Dose Proportionality and Pharmacokinetics of Fentanyl Buccal Soluble Film in Healthy Subjects
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Background and Objectives: Fentanyl buccal soluble film (FBSF) is a small, bilayered, water-soluble polymer film (BioErodible MucoAdhesive; BEMA™) that adheres to the buccal mucosa and rapidly delivers fentanyl into the systemic circulation. It is approved for the treatment of cancer breakthrough pain in adult opioid-tolerant patients. The objective of this study was to evaluate the dose proportionality of the pharmacokinetics of FBSF in healthy subjects across a range of doses.
Methods: This was a phase I, open-label, single-dose, three-period, Latin-square crossover study in which 12 healthy subjects received single FBSF doses of 200, 600 and 1200 μg with 72 hours between doses. Oral naltrexone was administered to each subject prior to and after each study dose. Serial venous blood samples were collected for 48 hours after study drug administration. Adverse events were recorded throughout the study. Dose linearity was examined using a power model (P=a×Doseb), where P represents the dependent variable (maximum plasma drug concentration [Cmax], area under the plasma concentration-time curve [AUC] from time zero to time of the last measurable concentration [AUClast], or AUC from time zero to infinity [AUC∞]), and a and b are constants. A value of b ≈ 1 indicated linearity.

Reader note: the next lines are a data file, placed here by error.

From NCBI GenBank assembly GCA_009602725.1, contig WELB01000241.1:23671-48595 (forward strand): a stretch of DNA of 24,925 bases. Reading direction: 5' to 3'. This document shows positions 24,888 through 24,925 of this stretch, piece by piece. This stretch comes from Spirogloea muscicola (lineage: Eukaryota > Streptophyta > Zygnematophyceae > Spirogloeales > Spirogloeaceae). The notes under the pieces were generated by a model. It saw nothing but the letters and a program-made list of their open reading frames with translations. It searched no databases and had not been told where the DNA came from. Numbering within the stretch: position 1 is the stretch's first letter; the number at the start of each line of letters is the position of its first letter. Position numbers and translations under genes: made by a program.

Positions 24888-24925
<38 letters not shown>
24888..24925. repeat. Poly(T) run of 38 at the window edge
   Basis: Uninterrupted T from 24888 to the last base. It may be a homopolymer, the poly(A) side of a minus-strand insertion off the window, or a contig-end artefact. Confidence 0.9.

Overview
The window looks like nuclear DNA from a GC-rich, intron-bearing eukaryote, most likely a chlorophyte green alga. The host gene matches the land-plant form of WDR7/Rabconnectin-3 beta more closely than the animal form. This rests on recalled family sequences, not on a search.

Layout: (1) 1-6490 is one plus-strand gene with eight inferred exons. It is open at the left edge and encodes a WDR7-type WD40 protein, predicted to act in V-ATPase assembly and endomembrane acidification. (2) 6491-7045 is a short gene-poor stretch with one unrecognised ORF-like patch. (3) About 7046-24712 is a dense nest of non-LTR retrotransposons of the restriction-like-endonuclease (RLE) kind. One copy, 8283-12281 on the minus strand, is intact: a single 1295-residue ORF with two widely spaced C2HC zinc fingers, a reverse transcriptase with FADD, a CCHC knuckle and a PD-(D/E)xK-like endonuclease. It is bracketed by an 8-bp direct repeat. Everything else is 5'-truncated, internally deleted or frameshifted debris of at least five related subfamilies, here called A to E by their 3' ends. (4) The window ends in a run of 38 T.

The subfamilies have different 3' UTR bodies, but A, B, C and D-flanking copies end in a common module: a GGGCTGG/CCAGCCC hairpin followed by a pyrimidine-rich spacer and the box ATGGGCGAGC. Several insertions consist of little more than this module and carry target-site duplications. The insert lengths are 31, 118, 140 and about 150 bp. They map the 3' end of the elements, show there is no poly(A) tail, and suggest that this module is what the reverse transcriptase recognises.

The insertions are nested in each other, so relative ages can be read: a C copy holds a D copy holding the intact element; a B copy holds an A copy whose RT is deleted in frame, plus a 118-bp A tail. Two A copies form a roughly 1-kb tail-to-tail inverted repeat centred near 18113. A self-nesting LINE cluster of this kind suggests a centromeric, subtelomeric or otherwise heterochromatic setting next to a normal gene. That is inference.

Results: Following administration of FBSF doses of 200–1200 μg, mean Cmax values increased in a linear manner with values ranging from 0.383 ng/mL to 2.19ng/mL, respectively. Mean AUClast values increased from 3.001 ng ·/mL to 19.17 ng·h/mL and mean AUC∞ increased in a linear manner from 3.456 ng·h/mL to 20.43 ng ·h/mL. All reported adverse events were considered to be mild to moderate in severity.
Conclusions: This study demonstrates that peak fentanyl plasma concentrations and overall exposure increase in a dose-proportional manner following administration of FBSF.
KeywordsFentanyl Naltrexone Buccal Mucosa Dose Proportionality Oxyhaemoglobin Saturation
The authors thank MK Grandison, PhD, Nila Bhana, MSc, and Alan J. Klopp, PhD, of inScience Communications, a Wolters Kluwer business, for providing medical writing support funded by Meda Pharmaceuticals, Inc.
Andrew L. Finn, PharmD, and Niraj Vasisht, PhD, are employees and shareholders of BioDelivery Sciences International, Inc., the developer of FBSF. Drs Finn and Vasisht are also cited as inventors on the FBSF patent applications. Jeffrey G. Stark, PhD, is an employee of Worldwide Clinical Trials Drug Development Solutions (formerly CEDRA Corporation), the research facility that conducted the study. Larry N. Gever, PharmD, is the Director of Medical Affairs at Meda Pharmaceuticals, Inc., the company that is marketing FBSF. Ignacio Tagarro, PhD, is an employee of Meda Pharmaceuticals, Inc.
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